"LET THERE BE LIGHT" Ministries
THE GgODS OF MUSIC, part 4 quotes
1) The various musical instruments were specifically played and performed by Babylonian priests to summon the gods into their midst. It was also performed in such a way as to encourage each listener to become involved in the music itself, and led through the heavy drum beat and rhythm to submit themselves to the gods and filled with the essence or spirit of these gods and united with them.
To help bring about this submission to the gods, these musical performances were specifically designed to sexually arouse the listeners to mimic their promisquous gods.
The Bible connects Babylon with being a harlot (see Revelation 14:8, 18:2), and a harlot’s job is to sexually arouse her prospects in hopes that they will be enticed into her bed.
2) Inanna who was also called Ishtar or Astarte, was known as the queen of heaven as well as the goddess of sexuality. The Babylonians believed that Inanna went to visit Enki or Ea - the god of music and “the god of wisdom, who knows all things” (Inanna queen of heaven and earth: Her stories and hymns from Sumer, p 12, by Diane Wolkstein and Samuel Noah Kramer, quoting from “Inanna and the God of Wisdom”, New York: Harper & Row, 1983). Enki then gave Inanna “the art of love making. He gave me the kissing of the phallus. He gave me the art of prostitution....He gave me the resounding musical instrument. He gave me the art of song” (Inanna queen of heaven and earth: Her stories and hymns from Sumer, p 17, by Diane Wolkstein and Samuel Noah Kramer, quoting from “Inanna and the God of Wisdom”, New York: Harper & Row, 1983). And especially was the “drum” one of “the precious gifts of Ishtar” or Inanna (The Epic of Gilgamesh, tablet 12, lines 7 & 9, at http://looklex.com/textarchive/mesopotamia/gilgamesh12.htm), that was delivered to her by Enki or Ea as its sound was the personification of his presence in the midst of his worshippers.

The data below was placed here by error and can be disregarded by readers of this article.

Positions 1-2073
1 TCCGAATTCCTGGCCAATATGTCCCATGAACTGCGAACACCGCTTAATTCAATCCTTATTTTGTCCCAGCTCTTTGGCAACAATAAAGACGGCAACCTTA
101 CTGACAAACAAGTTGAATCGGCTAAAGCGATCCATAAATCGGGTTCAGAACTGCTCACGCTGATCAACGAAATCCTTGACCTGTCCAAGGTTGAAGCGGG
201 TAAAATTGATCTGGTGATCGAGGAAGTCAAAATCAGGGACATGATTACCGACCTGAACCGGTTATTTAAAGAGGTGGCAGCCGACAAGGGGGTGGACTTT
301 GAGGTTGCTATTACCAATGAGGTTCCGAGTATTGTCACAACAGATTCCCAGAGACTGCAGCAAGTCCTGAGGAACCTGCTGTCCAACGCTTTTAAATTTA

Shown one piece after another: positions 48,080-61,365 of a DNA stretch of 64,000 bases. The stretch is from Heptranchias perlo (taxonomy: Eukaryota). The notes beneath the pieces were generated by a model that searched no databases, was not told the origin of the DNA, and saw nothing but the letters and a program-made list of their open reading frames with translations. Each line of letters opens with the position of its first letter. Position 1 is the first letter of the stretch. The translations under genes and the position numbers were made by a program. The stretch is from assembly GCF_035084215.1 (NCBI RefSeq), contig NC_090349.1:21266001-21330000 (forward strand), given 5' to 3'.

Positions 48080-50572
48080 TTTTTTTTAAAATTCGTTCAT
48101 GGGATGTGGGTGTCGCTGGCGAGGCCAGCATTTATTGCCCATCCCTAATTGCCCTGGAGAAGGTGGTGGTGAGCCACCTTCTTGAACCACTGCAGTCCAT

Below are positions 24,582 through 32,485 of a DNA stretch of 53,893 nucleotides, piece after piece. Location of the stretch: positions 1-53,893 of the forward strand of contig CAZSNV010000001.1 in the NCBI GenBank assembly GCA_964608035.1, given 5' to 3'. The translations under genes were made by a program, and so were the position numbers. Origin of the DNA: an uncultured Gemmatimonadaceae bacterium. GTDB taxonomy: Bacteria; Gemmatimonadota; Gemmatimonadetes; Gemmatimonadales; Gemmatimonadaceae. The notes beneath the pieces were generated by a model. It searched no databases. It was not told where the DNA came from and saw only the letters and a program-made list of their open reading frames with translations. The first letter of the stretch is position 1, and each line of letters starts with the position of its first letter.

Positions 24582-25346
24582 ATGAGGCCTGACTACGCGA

After Inanna/Ishtar had received these sexual instructions and musical gifts, she brought these to her people and commanded them to “Let the little children laugh and sing. Let all Uruk (populace of a large city in Mesopotamia) be festive! Let the high priest greet the Boat of Heaven with song. Let him utter prayers. Let him slaughter oxen and sheep. Let him pour beer out of the cup. Let the drum and tambourine resound. Let the sweet tigi-music be played. Let all the lands proclaim my noble name. Let my people sing my praises” (Inanna queen of heaven and earth: Her stories and hymns from Sumer, p 24, by Diane Wolkstein and Samuel Noah Kramer, quoting from “Inanna and the God of Wisdom”, New York: Harper & Row, 1983).